NMPF Hosts NCIMS Liaison Committee and FDA
January 7, 2020
NMPF hosted the National Conference on Interstate Milk Shipments (NCIMS) Liaison Committee November 19 and 20 for a two-day discussion on how Grade “A” (GA) milk plants will be inspected under the Pasteurized Milk Ordinance (PMO) and the Food Safety Modernization Act (FSMA).
The Food and Drug Administration (FDA) and the Liaison Committee have been discussing the matter for several years without much success, but progress is finally being made. The long-term goal is to have a single inspection that will cover all products made at the facility, GA and Non-Grade “A” (NGA). In 2018, FDA tried back-to-back inspections, first a PMO inspection, followed by an FSMA inspection. Plant personnel described that as an overwhelming experience and NMPF urged the FDA not to conduct inspections that way in the future.
The current concept is for the Office of State Cooperative Programs, Division of Milk Safety (DMS) Milk Specialists to be responsible for inspectional coverage and regulatory compliance of all food products manufactured at NCIMS-listed dairy processing facilities, with some exceptions. Those exceptions include infant formula, low acid canned food and seafood. Milk Specialists will expand their Preventive Controls for Human Foods (PCHF) review for compliance to all food products, GA and NGA products manufactured at GA plants. They will also use guidance provided by the Office for Food Safety (OFS) for decision making.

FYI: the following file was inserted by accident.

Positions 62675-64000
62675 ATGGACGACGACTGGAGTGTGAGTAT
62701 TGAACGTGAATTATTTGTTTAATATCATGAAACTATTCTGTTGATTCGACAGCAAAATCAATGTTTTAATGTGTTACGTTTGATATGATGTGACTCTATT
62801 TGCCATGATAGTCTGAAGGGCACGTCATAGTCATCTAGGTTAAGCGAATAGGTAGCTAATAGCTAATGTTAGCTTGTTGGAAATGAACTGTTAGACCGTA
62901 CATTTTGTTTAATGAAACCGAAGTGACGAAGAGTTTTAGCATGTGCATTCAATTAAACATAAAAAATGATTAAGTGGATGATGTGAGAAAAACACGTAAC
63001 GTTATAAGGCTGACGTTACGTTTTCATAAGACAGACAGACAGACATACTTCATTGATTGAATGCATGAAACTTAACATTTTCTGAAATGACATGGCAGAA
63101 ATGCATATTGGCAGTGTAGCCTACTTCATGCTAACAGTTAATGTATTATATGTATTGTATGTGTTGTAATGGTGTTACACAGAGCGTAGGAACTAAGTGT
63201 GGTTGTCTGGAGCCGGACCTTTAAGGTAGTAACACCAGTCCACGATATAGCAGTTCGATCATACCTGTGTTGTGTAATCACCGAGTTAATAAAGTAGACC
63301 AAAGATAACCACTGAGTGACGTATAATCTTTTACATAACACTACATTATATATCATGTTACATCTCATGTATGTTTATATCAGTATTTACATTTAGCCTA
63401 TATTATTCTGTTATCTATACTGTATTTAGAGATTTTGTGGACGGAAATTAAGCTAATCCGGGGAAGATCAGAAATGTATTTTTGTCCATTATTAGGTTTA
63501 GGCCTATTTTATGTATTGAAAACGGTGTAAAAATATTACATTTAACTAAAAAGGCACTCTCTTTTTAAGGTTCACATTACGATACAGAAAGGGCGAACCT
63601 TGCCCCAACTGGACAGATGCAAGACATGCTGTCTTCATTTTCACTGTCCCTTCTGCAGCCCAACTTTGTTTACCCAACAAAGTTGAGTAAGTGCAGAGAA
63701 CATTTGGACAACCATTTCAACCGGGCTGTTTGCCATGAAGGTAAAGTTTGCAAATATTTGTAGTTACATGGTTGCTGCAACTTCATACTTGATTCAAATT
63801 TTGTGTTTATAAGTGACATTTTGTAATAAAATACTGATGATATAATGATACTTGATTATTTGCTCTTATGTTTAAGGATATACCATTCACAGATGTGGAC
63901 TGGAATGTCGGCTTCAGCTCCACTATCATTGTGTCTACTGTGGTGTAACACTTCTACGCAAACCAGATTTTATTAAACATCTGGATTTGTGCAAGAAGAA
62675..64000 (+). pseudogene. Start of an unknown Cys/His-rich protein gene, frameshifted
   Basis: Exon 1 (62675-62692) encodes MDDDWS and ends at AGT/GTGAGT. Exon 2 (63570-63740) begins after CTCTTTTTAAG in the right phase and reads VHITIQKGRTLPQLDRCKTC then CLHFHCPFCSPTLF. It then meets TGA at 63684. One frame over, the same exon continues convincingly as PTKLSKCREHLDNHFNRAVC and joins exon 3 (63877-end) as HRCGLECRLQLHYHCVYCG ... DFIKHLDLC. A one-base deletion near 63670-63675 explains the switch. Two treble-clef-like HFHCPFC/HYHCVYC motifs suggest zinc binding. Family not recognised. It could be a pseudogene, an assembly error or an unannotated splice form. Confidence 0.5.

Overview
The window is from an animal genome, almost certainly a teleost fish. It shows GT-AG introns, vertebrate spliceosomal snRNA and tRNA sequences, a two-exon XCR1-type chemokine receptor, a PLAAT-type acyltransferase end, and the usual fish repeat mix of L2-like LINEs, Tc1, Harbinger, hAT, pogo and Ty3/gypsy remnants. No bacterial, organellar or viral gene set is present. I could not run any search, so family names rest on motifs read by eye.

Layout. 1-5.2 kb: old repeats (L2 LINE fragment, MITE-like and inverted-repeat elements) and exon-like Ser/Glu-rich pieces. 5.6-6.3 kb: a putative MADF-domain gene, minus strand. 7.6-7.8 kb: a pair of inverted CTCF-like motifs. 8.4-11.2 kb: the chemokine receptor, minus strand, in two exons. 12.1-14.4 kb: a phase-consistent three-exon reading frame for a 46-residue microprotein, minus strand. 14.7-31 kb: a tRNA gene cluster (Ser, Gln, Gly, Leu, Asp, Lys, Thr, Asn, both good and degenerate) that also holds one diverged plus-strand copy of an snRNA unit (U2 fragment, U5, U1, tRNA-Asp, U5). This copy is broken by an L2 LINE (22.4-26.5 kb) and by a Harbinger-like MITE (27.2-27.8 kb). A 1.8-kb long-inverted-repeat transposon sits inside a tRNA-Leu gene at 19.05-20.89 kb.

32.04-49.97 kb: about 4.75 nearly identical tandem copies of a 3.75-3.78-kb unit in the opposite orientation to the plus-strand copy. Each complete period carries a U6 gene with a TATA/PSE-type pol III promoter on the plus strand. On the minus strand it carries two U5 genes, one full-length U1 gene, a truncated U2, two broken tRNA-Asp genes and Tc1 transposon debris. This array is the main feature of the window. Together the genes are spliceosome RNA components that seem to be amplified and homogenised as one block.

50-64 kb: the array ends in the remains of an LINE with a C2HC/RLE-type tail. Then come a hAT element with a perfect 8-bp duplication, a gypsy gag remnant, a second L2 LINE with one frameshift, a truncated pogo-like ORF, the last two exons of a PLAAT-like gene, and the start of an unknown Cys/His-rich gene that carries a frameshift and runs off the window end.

The Milk Specialist’s check rating and inspection may count as the Title 21 CFR Part 117 Current Good Manufacturing Practice, Hazard Analysis, and Risk-Based Preventive Controls for Human Food inspection (limited scope Preventive Control (PC) inspection), provided that the firm had an adequate food safety plan that includes environmental testing and monitoring, and was verified by the Milk Specialist during the PC inspection.
FDA’s Milk Specialists, as part of the Check-Rating (CR) every three years, must verify that the firm has adopted comprehensive controls for both GA and NGA products as part of a food safety plan, and that the state had been doing comprehensive inspections to address preventive controls for all dairy products. If these criteria are not met, the FDA Milk Specialist, or state under contract, will conduct a traditional PC inspection for the NGA products. In most cases, one FDA Milk Specialist staff performs the inspection and check rating for all listed manufacturing facilities.
The FDA, in collaboration with state liaisons, will pilot this approach this year.